Setting the Vibe

As a photographer, some of the most popular questions I get is “where should I go to get my photos?” or “what recommendations do you have for locations?” It can be hard to find the ideal location for a photo session, even for photographers, so it makes sense why this question pops up so much. 

There are many factors that come into play when considering what is the ideal location for a portrait photography session. The backdrop is a considerable factor. It can be difficult to find a location that is absolutely awe inspiring or out of this world, but it’s more important to choose a setting that is fitting for the genre of your session. For example, if you are looking for the perfect location for an outdoor family portrait photography session, you won’t want a background where you can see lots of people, buildings, traffic – things that have absolutely no relevance to your session. However, if you wanted a couples photography session and you liked the style of some parking garage sessions you saw – then it would be more appropriate for your session to have “city life” in the background. An experienced photographer will be able to offer much flexibility with a decent location, but minimizing these irrelevant background distractions will make your photos that much better. 

Time of day is a huge one. Many don’t know why photographers often only do evening sessions when they’re natural light outdoor photographers. This is because around the sixty to ninety minutes before sunset, the sun is low enough in the horizon that the whole landscape is painted in beautiful, even soft lighting, but not too low that off camera lighting is necessary. This soft lighting is more flattering on skin tones and faces, and easier on the eyes. This also means that if you’re wanting to have a session somewhere with rolling hills, mountains, or tree scenery, this pre-sunset time window may not be ideal if the sun is too hidden to allow for enough light. When considering a location for a portrait session, you should always consider the most ideal lighting time. You can find the sunset times by searching any city, state location here.

When choosing a location outside for a portrait photography session, consider how much variety any of your location options give you. For example, a portrait session in a wide open, flat field with no trees is going to have less naturally occurring flexibility in scenery. This does NOT mean less flexibility in posing, just less options to work with that are naturally occurring. If you choose a location with a few trees, some benches, a cement walkway – these things can allow flexibility in your scenery. You can do poses near the trees, on the benches, with the walkway, all giving you more variation in your final gallery. While this is not necessary in a location, it can be a great bonus if a location you’re looking at offers it.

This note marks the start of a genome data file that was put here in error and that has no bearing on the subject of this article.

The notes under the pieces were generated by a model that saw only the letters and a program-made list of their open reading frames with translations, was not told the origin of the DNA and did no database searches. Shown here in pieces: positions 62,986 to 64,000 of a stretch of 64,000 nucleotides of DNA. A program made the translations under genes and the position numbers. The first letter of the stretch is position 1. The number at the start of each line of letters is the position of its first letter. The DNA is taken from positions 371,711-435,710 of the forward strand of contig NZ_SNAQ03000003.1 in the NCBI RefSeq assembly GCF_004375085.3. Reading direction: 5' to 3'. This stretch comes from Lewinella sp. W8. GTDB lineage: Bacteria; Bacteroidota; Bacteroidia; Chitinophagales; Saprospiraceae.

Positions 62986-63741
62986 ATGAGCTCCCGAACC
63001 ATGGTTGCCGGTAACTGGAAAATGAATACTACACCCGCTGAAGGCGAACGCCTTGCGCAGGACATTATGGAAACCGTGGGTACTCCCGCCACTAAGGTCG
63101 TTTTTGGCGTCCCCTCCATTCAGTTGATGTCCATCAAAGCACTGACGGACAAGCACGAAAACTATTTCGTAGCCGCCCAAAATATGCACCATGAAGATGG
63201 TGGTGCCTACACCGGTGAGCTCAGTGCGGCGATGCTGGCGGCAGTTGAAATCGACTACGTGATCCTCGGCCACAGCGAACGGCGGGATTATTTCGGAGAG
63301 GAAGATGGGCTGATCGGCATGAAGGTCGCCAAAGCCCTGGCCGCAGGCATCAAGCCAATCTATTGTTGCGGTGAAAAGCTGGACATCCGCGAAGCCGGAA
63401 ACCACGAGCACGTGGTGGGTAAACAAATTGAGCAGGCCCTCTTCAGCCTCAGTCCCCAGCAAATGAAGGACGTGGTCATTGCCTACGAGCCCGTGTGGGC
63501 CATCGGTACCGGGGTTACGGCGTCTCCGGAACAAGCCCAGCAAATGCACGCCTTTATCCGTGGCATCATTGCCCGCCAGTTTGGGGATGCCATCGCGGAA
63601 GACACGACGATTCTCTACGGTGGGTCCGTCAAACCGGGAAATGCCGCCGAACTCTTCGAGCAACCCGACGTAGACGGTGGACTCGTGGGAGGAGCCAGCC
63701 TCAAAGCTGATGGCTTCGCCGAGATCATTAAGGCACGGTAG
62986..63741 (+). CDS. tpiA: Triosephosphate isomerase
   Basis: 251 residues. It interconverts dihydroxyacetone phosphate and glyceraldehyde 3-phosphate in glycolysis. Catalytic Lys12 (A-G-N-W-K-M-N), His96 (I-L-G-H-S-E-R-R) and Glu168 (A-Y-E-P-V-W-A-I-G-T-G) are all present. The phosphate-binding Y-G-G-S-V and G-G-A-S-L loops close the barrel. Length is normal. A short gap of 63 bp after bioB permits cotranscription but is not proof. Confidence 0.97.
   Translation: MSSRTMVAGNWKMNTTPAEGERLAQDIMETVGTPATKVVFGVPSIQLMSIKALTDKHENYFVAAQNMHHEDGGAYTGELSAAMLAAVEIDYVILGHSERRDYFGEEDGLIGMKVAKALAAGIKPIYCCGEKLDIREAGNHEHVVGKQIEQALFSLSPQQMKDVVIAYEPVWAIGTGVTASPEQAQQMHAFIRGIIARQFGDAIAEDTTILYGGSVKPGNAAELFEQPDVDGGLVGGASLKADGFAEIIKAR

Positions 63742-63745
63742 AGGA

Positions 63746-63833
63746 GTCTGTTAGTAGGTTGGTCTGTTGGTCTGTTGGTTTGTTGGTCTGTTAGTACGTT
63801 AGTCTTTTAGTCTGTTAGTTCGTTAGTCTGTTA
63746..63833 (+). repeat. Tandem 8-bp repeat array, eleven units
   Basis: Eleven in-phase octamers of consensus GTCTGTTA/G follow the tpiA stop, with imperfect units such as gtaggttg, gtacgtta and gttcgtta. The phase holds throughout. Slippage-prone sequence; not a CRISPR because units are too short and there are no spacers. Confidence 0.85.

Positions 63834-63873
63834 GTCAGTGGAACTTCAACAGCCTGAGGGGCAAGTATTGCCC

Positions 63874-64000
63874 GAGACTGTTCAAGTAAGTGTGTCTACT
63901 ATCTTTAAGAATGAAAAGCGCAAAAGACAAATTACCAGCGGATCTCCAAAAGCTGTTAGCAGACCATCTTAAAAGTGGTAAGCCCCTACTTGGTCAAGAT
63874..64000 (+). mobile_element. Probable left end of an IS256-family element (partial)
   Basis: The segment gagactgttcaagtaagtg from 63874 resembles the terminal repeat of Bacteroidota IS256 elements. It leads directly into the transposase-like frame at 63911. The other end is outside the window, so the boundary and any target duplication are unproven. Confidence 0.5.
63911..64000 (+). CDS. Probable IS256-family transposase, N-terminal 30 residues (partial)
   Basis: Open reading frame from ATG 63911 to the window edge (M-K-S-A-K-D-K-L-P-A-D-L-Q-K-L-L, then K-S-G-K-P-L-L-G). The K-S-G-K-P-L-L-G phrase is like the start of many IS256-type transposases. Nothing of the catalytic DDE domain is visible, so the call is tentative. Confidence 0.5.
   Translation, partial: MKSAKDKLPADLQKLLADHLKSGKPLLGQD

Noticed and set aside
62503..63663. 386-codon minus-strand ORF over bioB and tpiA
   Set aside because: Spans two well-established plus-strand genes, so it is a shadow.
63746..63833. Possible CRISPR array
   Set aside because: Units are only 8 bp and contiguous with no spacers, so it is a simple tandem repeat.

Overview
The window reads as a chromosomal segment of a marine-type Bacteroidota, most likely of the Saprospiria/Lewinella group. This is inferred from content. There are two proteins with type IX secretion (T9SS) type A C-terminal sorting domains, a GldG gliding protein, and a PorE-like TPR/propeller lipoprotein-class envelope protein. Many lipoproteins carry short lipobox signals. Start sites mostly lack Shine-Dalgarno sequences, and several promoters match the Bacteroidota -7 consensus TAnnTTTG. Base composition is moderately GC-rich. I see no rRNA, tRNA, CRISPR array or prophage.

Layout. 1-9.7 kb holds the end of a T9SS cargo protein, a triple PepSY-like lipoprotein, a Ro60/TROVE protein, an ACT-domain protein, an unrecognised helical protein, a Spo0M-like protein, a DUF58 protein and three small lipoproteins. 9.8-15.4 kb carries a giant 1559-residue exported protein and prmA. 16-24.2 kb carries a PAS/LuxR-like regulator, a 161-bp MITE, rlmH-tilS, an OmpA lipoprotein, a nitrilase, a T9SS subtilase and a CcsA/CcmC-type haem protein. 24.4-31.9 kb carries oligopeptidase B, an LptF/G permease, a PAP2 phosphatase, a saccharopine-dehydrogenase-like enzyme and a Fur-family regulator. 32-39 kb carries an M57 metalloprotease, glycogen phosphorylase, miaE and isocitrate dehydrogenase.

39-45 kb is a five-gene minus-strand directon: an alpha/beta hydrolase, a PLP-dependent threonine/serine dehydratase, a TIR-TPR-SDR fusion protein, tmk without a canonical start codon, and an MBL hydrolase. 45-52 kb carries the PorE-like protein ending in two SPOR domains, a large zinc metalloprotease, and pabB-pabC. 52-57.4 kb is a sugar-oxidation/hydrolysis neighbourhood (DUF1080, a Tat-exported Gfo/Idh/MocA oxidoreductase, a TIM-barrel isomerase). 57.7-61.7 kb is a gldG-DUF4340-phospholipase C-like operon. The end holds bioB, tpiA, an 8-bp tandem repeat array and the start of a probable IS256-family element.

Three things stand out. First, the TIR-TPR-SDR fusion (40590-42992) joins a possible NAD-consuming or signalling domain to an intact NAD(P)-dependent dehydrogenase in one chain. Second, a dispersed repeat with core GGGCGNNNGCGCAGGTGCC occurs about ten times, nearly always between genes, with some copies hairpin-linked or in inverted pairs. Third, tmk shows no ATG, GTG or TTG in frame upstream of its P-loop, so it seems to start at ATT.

You also want to avoid places that are unnecessarily heavily shaded. If the goal of your session is to be in a forest-like setting with heavy tree foliage, then it makes sense for your location to have this. But, if that is not the idea for the image, it’s best to search for a location that has exposed sky. Open shade is great – this is shade cast from something that doesn’t actually cover directly above, so when you look up, you can see the sky. Heavy shade exaggerates fine lines, under eye shadows, and is overall considerably unflattering to the face and skin. This is another factor that returns to the lighting of the location, as different locations at different times of day can drastically affect how well a specific photography location fits your time and needs. 

Overall, when you’re considering a location for a portrait photo session, you should always include your photographer! While some photography basics are pretty universal, every photographer has their own preferences. Sometimes photographers have favorite locations that are excellent for portrait sessions, adding a bonus that they have lots of experience photographing at that location, which optimizes your time and experience with them. 

Popular locations to consider: Public access gardens, hiking trails, public parks, look out points, camping areas, public access areas along rivers and lakes